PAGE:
Of the many cats that wandered through my life I remember one in particular who loved to sleep close to me at night. Marmalade must have been near her time and around three in the morning she began the business of producing her litter. I woke up to the strangest huffing sounds emanating from the warm bundle on my stomach, quickly decided that this was something I did not want to witness, slid out of bed and went down to the harbour to look at the boats until it was light. Back in my room sat puss, proud as any young mother, five tiny bodies curled up beside her, no evidence of what had happened in the dead of night.

When Hugh Leonard left Manchester to return to live in Ireland there was the small matter of a beloved cat, Honey, who couldn’t possibly be left behind, nor could she be put in quarantine, so instead, this moggie was smuggled across the Irish Sea, doped up to the eyeballs, turning her owners into possible criminals prepared to do time if absolutely necessary. Rover and Other Cats is about all the cats that dominated Hugh Leonard’s household: Rover the star of the show; Honey the Siamese; Priscilla who turned out to be a he; Tinkle, the amorous feline; Dubh the beloved; The Pooka, Panache (the first cat to have his obituary in a broadsheet) and last but not least, P.S.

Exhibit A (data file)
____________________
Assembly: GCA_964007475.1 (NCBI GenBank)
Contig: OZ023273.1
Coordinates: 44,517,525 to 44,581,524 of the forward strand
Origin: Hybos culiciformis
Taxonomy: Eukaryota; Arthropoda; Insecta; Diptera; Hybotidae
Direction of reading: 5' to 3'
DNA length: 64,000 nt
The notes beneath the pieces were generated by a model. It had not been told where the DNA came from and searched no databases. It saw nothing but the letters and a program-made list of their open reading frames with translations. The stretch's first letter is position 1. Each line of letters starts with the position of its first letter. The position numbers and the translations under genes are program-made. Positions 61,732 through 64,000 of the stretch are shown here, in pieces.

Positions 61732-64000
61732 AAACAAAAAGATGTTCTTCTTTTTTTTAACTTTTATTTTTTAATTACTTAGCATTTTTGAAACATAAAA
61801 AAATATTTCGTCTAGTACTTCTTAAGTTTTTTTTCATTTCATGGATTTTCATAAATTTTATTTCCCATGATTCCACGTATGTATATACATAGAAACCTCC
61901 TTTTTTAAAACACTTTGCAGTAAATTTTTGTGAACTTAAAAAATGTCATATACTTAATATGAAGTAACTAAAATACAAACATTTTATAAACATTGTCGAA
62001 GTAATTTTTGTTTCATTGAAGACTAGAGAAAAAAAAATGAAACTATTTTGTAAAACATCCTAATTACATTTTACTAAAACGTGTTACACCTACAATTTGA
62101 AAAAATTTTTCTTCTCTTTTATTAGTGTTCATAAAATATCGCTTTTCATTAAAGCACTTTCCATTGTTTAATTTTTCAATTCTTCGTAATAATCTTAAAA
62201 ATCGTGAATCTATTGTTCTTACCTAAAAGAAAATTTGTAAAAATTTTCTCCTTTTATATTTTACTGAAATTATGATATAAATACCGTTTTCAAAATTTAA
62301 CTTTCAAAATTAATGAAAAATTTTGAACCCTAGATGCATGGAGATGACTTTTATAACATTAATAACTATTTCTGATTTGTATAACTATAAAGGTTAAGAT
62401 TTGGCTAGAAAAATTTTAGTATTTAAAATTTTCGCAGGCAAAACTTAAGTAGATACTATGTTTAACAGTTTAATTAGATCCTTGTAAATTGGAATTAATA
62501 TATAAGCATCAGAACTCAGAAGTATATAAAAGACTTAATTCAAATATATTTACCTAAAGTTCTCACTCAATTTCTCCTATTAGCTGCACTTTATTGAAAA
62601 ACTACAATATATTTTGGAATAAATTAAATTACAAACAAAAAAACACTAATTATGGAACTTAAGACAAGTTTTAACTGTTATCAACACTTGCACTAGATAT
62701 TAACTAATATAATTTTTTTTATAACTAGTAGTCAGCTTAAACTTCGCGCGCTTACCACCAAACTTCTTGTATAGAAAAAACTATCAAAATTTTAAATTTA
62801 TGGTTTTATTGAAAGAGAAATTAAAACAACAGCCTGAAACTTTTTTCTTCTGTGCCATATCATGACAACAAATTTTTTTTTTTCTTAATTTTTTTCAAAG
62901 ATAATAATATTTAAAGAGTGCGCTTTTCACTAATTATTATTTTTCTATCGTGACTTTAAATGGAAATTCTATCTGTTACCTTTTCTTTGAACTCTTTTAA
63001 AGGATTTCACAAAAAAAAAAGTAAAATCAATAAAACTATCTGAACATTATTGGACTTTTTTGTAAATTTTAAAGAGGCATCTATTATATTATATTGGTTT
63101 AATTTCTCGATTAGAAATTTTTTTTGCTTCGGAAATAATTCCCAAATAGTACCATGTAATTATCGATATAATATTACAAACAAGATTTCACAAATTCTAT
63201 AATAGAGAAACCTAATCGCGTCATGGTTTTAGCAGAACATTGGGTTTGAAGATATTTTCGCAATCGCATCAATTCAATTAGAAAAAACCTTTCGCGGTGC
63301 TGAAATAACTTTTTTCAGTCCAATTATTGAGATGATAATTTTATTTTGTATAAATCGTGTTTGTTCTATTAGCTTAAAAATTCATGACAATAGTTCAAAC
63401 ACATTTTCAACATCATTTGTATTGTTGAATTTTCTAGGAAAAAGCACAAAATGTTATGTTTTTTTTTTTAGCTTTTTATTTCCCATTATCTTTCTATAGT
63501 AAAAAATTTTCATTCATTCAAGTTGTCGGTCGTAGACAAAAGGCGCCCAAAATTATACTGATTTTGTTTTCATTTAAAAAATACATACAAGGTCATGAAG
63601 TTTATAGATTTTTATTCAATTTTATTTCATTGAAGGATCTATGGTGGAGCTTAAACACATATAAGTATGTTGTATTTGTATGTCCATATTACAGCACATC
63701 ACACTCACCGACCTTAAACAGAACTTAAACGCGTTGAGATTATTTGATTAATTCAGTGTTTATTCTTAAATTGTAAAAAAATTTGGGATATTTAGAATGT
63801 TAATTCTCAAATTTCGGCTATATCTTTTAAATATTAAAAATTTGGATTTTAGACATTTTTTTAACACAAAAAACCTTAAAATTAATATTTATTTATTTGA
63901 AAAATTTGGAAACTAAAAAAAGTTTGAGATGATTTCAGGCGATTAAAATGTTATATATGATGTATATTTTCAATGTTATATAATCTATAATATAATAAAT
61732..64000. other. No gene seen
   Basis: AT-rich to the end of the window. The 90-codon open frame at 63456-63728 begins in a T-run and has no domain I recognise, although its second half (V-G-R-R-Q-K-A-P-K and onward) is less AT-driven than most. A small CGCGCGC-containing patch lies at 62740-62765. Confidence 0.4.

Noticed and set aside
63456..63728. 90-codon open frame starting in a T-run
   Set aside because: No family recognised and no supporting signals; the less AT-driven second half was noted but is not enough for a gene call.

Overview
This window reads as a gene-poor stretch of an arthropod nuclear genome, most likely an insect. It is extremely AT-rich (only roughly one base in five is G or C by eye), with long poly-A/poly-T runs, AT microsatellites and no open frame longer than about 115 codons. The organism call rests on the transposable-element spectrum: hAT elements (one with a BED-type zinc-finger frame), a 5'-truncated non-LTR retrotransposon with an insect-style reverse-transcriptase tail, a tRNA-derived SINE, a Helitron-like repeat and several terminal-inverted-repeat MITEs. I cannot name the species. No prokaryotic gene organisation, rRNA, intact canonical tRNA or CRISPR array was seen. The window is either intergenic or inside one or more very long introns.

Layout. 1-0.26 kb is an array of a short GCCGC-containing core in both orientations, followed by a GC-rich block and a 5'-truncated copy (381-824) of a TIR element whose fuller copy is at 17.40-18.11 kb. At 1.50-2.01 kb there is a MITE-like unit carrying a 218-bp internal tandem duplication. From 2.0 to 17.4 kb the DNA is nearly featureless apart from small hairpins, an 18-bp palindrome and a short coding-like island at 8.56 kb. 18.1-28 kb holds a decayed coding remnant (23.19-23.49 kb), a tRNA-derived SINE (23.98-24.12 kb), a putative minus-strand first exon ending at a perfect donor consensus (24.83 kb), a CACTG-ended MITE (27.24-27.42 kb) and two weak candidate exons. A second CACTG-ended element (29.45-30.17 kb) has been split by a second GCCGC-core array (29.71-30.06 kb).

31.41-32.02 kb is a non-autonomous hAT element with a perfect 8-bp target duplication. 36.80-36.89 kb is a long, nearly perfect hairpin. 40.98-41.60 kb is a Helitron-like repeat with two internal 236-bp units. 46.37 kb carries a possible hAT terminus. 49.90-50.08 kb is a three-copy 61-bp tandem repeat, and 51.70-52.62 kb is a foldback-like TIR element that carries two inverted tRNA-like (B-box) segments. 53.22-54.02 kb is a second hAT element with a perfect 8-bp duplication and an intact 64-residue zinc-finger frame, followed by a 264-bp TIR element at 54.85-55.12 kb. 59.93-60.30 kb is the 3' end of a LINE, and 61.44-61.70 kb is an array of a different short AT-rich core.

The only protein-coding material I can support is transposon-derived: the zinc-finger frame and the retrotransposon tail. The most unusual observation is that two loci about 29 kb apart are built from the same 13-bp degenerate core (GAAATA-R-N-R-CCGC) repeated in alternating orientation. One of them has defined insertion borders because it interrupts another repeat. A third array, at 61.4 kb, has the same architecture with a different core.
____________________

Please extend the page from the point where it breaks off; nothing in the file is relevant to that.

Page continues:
Once you’ve read Rover’s introduction into the family you’ll just have to get the book to find out what happened next: "He was an orange blob no bigger than Paule’s hand when he came to us in a shoebox that could have held six of him. A friend of a friend of ours urgently wanted a home for a male kitten; when we protested that he was not yet weaned, we were given to understand that his alternative home would be a weighted sack thrown over the sea wall. And so that shoe box changed hands."